Austrian chancellor suggests raising derivatives tax
VIENNA Feb 14 (Reuters) - Austrian Chancellor Werner Faymann suggested on Thursday raising the levy on derivative trades once 11 euro zone countries have implemented a new tax on financial transactions.
The European Commission is supposed to present its draft version of the tax on Thursday, and Faymann said it could generate more than 500 million euros ($672 million) a year for Austria alone and 31 billion in all starting in January 2014.
The draft calls for the imposing of a 0.1 percent surcharge on most stock and bond transactions and 0.01 percent on derivatives trades.
"For me it is a good start but I could imagine taking perhaps 0.015 percent for derivatives instead of 0.01. I would absolutely be open to an increase," he told Austrian broadcaster ORF in an interview.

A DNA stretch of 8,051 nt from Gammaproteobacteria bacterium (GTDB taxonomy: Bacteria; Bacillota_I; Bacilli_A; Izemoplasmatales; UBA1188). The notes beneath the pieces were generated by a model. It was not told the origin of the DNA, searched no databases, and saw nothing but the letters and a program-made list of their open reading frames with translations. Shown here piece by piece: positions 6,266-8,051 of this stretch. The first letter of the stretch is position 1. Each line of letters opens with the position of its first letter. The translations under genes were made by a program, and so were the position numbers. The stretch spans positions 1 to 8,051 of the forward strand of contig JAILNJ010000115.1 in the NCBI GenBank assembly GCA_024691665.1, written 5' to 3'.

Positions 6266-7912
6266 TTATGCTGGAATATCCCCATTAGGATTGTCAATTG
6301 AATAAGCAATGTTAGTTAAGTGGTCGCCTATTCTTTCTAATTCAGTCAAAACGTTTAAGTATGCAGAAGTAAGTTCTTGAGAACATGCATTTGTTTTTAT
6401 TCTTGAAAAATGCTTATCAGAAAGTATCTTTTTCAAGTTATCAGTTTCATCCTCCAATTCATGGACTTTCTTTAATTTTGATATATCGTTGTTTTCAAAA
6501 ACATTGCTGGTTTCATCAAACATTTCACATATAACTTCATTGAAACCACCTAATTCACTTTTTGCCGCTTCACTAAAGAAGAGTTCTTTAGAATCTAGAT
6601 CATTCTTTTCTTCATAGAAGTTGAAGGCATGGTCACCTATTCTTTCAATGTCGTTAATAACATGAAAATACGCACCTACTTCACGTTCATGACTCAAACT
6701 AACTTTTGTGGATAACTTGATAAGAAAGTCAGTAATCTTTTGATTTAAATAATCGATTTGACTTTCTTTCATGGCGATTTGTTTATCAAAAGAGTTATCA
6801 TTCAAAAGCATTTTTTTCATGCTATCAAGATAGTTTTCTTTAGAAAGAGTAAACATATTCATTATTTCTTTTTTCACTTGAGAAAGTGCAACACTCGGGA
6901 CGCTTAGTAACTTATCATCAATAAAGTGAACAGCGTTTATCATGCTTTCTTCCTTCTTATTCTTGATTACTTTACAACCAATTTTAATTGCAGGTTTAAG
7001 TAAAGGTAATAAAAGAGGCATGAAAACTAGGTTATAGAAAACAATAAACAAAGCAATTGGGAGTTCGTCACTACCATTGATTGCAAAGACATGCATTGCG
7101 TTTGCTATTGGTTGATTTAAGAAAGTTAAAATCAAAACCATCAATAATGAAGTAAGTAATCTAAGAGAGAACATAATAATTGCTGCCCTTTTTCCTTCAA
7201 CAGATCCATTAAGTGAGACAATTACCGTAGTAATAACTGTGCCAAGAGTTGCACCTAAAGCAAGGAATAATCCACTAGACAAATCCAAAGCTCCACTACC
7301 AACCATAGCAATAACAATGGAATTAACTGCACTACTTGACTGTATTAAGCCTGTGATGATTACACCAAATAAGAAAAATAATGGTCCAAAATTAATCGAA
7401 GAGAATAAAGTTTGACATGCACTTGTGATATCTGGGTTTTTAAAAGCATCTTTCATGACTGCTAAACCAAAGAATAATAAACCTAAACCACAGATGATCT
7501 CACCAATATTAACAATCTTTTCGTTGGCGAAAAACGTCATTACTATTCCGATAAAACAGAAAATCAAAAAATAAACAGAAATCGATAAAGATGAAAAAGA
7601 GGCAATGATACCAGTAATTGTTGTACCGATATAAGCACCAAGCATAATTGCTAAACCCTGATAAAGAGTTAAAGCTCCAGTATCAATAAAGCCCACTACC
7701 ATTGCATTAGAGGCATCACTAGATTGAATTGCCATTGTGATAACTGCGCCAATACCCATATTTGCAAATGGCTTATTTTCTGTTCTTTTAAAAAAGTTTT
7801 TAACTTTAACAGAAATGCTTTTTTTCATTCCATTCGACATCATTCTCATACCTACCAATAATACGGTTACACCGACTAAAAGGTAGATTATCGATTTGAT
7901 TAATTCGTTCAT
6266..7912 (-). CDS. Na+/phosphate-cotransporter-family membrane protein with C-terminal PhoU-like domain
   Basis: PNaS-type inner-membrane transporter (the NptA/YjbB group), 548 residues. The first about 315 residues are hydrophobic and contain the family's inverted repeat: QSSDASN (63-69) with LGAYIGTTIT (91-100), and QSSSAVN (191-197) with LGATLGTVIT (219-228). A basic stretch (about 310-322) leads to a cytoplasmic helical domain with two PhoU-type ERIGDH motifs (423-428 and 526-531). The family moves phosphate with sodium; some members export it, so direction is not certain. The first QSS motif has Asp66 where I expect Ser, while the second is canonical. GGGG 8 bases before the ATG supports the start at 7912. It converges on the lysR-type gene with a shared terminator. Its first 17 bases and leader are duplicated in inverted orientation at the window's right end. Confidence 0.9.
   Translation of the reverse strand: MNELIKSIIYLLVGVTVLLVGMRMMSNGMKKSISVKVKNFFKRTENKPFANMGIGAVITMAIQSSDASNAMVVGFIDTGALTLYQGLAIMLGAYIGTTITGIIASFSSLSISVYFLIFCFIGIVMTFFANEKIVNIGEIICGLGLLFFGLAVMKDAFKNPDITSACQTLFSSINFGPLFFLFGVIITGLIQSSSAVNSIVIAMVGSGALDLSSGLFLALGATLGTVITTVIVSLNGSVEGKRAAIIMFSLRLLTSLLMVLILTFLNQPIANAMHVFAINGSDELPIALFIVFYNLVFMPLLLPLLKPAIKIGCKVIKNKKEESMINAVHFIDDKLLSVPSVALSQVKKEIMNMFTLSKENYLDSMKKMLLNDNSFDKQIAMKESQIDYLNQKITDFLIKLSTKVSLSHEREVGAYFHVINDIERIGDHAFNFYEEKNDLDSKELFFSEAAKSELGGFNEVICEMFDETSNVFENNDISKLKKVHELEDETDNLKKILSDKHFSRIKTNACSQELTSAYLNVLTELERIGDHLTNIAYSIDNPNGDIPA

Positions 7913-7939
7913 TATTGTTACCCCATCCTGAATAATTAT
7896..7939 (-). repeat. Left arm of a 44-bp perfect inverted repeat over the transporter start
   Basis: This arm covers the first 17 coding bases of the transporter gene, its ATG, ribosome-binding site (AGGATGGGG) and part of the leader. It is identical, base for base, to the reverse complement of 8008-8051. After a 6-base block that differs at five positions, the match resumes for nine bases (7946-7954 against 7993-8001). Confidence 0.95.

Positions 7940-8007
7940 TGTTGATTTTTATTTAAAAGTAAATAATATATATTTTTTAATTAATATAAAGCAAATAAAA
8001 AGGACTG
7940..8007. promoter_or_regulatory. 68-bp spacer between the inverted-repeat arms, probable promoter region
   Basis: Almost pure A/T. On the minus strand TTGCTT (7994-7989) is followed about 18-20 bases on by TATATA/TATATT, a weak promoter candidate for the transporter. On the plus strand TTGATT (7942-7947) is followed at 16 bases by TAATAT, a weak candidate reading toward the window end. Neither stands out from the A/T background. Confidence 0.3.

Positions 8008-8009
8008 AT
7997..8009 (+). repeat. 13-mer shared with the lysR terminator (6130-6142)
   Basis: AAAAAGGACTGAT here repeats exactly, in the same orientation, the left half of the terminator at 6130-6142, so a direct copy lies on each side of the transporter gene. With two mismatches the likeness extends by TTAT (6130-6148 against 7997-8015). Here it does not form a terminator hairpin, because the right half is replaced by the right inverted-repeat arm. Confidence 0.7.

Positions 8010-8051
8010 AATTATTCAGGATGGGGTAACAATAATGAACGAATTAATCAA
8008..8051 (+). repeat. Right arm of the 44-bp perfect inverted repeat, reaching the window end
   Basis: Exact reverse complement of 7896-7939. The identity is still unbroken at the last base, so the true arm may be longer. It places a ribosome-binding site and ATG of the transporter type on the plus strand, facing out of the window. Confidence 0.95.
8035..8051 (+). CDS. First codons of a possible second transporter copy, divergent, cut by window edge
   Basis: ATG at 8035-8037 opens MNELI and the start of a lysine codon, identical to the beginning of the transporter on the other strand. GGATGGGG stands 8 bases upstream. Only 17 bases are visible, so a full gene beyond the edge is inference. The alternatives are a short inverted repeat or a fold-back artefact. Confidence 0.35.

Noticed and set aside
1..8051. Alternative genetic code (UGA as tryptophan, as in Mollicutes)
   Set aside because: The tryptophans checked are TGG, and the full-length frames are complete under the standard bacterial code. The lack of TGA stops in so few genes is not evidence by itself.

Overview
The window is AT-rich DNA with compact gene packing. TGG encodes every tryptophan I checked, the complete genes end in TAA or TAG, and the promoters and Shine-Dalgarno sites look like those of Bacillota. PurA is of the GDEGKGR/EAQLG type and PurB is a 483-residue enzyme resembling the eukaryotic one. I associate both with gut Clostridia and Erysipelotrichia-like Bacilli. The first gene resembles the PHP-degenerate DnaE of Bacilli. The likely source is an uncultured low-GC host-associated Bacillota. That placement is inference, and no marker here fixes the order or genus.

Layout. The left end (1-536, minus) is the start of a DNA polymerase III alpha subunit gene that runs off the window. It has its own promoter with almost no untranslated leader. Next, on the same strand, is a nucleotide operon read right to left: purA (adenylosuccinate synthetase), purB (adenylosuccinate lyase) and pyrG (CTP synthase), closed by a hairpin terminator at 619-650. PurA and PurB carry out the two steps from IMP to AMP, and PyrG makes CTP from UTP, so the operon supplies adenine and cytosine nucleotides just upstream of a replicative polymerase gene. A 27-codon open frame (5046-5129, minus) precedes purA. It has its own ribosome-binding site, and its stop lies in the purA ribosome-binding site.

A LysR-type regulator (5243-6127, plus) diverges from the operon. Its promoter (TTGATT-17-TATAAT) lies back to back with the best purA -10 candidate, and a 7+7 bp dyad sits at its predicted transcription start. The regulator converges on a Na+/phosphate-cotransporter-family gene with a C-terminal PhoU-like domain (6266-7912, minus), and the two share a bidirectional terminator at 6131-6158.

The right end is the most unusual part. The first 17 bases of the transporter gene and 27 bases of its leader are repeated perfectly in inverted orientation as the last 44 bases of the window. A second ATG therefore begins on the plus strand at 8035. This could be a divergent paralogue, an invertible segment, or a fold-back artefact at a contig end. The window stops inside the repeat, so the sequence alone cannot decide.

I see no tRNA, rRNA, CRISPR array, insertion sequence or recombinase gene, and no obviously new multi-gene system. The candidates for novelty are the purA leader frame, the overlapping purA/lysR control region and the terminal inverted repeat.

Faymann, a Social Democrat who governs with conservative coalition partners, said he could imagine capturing foreign exchange trades as well with the tax but noted this had to be worked out in negotiations that aim to include as many countries in the scheme as possible.
Eleven euro zone countries won approval last month for the tax on financial transactions that seeks to shift more responsibility for the region's crisis onto banks despite fears it could drive business out of Europe.
- Thousands of Gaza civilians flee after Israeli warning |
- Three dead, two wounded in Pasadena, California shootings
- Teen survivor of Texas shootings says slain family members 'in much better place'
- Rape and murder of 13-year-old spark debate in junta-ruled Thailand
- Israeli commandos clash with Hamas gunmen in Gaza raid